The Flamingo Rising by Larry Baker
The Notebook Girls: Four Friends, One Diary, Real Life by Julie Baskin, Lindsey Newman, Sophie Pollitt-Cohen, and Courtney Toombs
Forever in Blue, the Fourth Summer of the Sisterhood by Ann Brashares
Running with Scissors by Augusten Burroughs
My Mom’s Having a Baby by Dori Hillestad Butler
Betrayed by P.C. Cast and Kristin Cast
The Perks of Being a Wallflower by Stephen Chbosky
The Awakening by Kate Chopin
The Hunger Games by Suzanne Collins
Staying Fat for Sarah Byrnes by Chris Crutcher
Nickel and Dimed: On (Not) Getting by in America by Barbara Ehrenreich
Extremely Loud and Incredibly Close by Jonathan Safran Foer
Anne Frank: The Diary of a Young Girl by Anne Frank
Water for Elephants by Sara Gruen
Snow Falling on Cedars by David Guterson
The Curious Incident of the Dog in the Night-time by Mark Haddon
The Dead Man in Indian Creek by Mary Downing Hahn
Get Well Soon by Julie Halpern
Snakehead by Anthony Horowitz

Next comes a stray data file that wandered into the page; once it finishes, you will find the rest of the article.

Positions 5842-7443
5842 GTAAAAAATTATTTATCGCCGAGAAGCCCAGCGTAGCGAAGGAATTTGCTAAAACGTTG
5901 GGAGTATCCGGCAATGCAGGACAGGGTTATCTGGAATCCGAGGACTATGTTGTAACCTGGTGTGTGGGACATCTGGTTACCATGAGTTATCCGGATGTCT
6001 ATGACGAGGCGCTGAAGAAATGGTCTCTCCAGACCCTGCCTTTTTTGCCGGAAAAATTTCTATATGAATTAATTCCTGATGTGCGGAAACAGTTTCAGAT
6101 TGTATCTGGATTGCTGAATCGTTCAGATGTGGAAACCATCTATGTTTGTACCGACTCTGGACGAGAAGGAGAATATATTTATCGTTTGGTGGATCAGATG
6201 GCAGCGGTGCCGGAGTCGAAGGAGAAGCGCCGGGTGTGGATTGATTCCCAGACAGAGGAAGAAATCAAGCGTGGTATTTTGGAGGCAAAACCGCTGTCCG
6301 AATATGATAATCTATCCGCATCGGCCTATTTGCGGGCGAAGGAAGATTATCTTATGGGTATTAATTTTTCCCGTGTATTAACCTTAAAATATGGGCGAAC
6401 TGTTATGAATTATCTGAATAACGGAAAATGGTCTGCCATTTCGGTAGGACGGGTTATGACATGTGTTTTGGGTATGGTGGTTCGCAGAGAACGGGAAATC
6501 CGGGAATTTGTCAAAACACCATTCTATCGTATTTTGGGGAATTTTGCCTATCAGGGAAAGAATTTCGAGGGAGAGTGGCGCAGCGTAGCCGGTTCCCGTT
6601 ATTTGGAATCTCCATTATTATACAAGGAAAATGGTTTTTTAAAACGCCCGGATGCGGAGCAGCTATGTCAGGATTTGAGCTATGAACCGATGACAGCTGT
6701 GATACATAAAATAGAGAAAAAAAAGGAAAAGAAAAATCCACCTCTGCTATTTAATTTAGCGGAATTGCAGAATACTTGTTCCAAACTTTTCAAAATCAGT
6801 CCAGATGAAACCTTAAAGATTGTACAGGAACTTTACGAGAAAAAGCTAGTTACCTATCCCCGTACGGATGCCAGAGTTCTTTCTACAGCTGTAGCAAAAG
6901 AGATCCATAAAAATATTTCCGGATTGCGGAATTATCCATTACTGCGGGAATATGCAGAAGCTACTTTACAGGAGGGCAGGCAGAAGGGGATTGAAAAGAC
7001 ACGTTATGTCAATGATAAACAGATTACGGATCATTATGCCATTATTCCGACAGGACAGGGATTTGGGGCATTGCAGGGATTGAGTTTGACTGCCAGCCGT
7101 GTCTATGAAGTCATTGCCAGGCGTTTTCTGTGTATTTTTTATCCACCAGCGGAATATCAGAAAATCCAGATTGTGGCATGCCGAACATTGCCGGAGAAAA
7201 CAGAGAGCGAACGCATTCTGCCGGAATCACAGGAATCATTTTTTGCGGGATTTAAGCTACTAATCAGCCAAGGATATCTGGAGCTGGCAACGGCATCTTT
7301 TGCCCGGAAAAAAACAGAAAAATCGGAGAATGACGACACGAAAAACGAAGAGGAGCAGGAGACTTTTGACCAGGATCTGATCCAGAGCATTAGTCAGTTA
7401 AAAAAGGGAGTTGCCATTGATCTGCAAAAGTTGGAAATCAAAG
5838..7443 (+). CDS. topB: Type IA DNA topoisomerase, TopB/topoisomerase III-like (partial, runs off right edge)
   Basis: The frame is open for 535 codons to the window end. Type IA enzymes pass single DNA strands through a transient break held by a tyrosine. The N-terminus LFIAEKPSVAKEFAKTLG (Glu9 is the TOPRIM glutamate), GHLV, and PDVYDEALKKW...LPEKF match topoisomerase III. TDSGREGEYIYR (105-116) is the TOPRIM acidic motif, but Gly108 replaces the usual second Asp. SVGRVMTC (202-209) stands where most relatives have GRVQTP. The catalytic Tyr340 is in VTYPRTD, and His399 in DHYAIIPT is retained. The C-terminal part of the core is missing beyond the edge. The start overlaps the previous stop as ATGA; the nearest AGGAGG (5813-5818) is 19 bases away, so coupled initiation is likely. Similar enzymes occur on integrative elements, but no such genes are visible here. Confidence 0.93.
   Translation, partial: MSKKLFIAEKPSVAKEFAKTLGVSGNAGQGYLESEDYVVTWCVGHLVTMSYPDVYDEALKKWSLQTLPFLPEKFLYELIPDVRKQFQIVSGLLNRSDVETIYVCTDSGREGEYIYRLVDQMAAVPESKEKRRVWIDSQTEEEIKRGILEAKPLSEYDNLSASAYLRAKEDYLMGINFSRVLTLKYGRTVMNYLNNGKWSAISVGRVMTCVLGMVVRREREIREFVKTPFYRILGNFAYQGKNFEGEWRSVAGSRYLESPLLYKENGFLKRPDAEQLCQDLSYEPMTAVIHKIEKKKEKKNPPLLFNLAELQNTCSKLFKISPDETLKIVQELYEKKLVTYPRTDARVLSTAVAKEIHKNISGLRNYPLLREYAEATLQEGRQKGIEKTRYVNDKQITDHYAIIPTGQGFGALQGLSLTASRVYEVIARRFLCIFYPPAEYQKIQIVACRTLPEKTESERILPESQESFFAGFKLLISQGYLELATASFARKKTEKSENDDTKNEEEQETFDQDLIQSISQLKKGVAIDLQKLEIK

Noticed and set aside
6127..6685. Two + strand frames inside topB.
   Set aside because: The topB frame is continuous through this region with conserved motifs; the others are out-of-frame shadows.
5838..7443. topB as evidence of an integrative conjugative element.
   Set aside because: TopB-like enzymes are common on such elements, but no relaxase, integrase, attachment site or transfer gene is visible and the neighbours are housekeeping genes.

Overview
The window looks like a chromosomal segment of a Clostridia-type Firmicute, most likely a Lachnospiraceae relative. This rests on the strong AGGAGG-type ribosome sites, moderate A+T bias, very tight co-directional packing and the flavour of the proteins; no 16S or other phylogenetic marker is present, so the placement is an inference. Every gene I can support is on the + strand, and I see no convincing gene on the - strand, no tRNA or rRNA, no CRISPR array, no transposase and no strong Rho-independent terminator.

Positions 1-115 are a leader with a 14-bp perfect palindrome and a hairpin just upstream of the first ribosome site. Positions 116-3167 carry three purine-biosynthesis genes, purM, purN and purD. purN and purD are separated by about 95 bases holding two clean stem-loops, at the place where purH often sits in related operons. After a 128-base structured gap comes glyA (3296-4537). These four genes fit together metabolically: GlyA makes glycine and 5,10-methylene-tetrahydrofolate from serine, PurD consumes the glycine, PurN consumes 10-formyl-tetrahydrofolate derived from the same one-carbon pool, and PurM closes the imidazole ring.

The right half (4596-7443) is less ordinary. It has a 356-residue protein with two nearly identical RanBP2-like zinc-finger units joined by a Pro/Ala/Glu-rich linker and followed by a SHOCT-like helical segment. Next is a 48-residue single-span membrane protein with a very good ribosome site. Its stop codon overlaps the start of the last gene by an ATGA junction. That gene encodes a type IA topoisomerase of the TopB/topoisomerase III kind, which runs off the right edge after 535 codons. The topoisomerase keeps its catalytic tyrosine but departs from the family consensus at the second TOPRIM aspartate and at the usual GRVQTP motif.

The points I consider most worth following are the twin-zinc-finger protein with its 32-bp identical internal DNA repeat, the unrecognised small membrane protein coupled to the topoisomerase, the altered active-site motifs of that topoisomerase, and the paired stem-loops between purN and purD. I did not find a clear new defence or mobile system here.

Brave New World by Aldous Huxley
Stolen Children by Peg Kehret
The Koran
Great Soul: Mahatma Gandhi and His Struggle in India by Joseph Lelveld
Vegan Virgin Valentine by Carolyn Mackler
What’s Happening to My Body? Book for Boys: A Growing Up Guide for Parents & Sons by Lynda Madaras and Dane Saavedra
Kaffir Boy: The True Story of a Black Youth’s Coming of Age in Apartheid South Africa by Mark Mathabane
Shooting Star by Fredrick McKissack Jr.
Writers’ Voice: Selected from Borrowed Time: An AIDS Memoir by Paul Monette
Tweaked: A Crystal Meth Memoir by Patrick Moore
Song of Solomon by Toni Morrison
ttyl by Lauren Myracle
Twenty Boy Summer by Sarah Ockler
The Body of Christopher Creed by Carol Plum-Ucci
The Catcher in the Rye by J.D. Salinger
Push by Sapphire (Ramona Lofton)
Pit Bulls and Tenacious Guard Dogs by Carl Semencic
We’ll Be Here for the Rest of Our Lives by Paul Shaffer
The Heroin Diaries: A Year in the Life of a Shattered Rock Star by Nikki Sixx
Bone by Jeff Smith
One of Those Hideous Books Where the Mother Dies by Sonya Sones
Revolutionary Voices: A Multicultural Queer Youth Anthology edited by Amy Sonnie
Slaughterhouse-Five by Kurt Vonnegut
Jubilee by Margaret Walker
Paint Me Like I Am: Teen Poems from WritersCorps